Effect of forest and agricultural management on soil C stocks

Historically clearing of forests for agricultural use, has caused losses of C from the soils, and these losses continue due to intensive agriculture, and climate warming that are increasing the SOC decomposition rates. By managing the soils in a sustainable way, it is possible to build back at least part of that lost SOC storage, and contribute to climate change mitigation. We are studying the effects of different agricultural or forest management methods on soil SOC stocks, currently via the Carbon action network. In case of forest management, we are focusing on the continuous cover forestry effects compared to rotational forest management (project of Doctoral Researcher Eva-Maria Roth). We are also interested in the above ground plant diversity effects on soil SOC stocks both in agriculture and forestry applications.

Stability of SOC in agricultural soils

Increasing SOC stocks is difficult under climate change when for example the Finnish agricultural soils are currently losing C at an annual rate of 0.04% (on average). This is the same rate at which we should be increasing the SOC stocks to combat climate change according to the 4 per mil initiative. Reversing this trend would be important, but even stopping the decline is a challenge. For climate change mitigation, there is a need to know the amounts and stability of the C gained in soil by different management options. We are currently focusing on the stability of soil C in different projects, for example the EJP soil funded FREACs project, where our group focuses on amino sugar analyses in order to decipher the role of microbial residues in formation of stable SOC. We also collaborate with Jussi Heinonsalo in the Deep-SOM project.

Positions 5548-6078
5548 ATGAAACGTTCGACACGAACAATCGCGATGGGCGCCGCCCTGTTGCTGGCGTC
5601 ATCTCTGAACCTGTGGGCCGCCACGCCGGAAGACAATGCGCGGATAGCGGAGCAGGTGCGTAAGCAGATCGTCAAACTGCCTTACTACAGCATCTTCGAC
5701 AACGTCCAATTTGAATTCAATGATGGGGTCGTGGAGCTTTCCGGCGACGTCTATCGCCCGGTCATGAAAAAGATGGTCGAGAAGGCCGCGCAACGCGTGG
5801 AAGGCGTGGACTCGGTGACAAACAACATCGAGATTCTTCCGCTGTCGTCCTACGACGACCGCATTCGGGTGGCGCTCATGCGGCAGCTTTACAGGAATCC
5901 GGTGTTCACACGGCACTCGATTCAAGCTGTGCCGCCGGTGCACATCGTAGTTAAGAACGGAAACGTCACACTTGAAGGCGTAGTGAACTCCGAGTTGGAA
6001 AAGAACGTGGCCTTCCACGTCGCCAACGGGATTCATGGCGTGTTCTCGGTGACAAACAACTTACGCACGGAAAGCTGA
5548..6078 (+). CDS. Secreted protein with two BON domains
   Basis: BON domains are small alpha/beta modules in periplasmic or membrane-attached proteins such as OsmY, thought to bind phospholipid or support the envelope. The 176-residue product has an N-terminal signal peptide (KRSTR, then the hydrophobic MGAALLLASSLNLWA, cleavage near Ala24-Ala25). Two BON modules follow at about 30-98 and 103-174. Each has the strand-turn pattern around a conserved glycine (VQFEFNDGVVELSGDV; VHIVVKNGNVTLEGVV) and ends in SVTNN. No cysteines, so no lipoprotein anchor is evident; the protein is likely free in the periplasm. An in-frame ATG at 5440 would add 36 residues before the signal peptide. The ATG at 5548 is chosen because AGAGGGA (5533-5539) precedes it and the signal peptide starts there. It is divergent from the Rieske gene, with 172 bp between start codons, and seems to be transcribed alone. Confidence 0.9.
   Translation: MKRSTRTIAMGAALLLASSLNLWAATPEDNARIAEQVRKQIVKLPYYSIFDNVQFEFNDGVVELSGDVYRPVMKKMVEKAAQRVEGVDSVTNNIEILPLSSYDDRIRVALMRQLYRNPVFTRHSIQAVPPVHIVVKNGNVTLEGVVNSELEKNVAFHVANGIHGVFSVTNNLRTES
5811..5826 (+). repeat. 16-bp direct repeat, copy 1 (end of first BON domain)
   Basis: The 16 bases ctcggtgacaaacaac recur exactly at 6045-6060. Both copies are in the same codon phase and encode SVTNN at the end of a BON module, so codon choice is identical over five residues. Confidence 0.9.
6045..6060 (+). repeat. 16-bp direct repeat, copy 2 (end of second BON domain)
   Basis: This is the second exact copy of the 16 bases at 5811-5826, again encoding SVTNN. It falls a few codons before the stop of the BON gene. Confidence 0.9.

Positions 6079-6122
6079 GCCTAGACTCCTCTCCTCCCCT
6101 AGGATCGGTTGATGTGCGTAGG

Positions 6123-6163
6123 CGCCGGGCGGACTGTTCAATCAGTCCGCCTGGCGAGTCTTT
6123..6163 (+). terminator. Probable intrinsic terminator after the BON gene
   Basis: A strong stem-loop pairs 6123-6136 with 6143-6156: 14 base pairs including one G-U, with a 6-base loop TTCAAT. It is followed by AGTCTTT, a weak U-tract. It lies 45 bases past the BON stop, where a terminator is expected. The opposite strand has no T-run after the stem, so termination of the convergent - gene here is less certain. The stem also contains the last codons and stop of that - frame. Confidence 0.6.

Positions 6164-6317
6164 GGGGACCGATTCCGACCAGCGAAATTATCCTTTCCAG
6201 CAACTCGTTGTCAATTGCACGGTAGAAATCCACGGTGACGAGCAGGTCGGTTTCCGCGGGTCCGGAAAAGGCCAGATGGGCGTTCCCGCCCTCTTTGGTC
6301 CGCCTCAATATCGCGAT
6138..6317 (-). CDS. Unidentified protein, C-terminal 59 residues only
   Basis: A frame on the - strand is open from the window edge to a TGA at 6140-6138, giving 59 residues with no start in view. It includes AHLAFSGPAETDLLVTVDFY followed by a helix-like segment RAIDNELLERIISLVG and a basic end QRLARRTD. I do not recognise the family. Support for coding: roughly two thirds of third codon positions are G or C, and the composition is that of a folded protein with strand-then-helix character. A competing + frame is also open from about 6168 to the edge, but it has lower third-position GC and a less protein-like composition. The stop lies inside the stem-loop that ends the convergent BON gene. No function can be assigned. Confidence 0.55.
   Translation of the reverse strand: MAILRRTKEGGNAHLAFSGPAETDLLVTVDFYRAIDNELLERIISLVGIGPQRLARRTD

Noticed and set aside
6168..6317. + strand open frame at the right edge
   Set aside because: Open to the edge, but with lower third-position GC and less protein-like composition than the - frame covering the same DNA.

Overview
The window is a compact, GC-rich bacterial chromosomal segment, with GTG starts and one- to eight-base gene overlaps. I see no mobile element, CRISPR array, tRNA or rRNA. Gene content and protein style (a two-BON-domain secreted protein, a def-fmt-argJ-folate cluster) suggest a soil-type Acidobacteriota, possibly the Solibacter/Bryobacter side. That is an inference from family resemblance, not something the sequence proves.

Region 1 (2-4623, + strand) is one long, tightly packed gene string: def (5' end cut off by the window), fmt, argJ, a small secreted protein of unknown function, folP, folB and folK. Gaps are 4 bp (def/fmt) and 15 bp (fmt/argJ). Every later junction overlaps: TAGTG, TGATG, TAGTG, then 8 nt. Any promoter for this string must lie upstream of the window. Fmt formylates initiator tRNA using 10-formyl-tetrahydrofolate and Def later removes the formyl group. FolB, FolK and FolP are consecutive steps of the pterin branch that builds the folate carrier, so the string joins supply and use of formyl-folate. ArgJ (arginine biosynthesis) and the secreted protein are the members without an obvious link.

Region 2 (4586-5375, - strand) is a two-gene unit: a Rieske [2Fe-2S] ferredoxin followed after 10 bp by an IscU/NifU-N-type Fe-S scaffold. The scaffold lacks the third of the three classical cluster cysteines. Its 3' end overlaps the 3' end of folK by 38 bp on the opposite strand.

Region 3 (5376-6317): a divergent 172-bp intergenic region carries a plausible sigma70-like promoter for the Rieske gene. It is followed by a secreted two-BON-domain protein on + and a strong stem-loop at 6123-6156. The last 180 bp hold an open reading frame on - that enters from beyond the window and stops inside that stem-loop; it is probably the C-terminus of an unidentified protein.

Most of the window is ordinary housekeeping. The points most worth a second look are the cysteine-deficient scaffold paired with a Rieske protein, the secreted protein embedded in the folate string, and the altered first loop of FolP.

See the collaboration links at the bottom of the page.


We are studying the mechanisms by which different biochars can reduce greenhouse gas emissions from soil, retain nutrients or stabilize SOC from root exudates or other fresh C inputs in addition to the recalcitrant C contained in the biochar itself. We are focusing on these additional benefits of biochar, since its stability and thus potential to increase soil C stocks is well known, but for example the mechanisms by which biochar retains nitrate (NO3-) are less understood. Our research aims at developing biochars and agricultural management options that include biochar soil amendments that help to reduce the use of external fertilisers, reduce N2O emissions and N leaching from soils. We collaborate closely with the Agrichar research group lead by Priit Tammeorg.

Subin Kalu, who did his PhD on “Long-term effects of biochar as a soil amendment in boreal agricultural soils” in our research group, and defended it in autumn 2022, won two ‘best PhD of the year’ prices for his work.


We collaborate closely with the plant-microbe-soil-interactions group from the same Department of Forest Sciences and are also part of the Institute for Atmospheric and Earth System Research (INAR).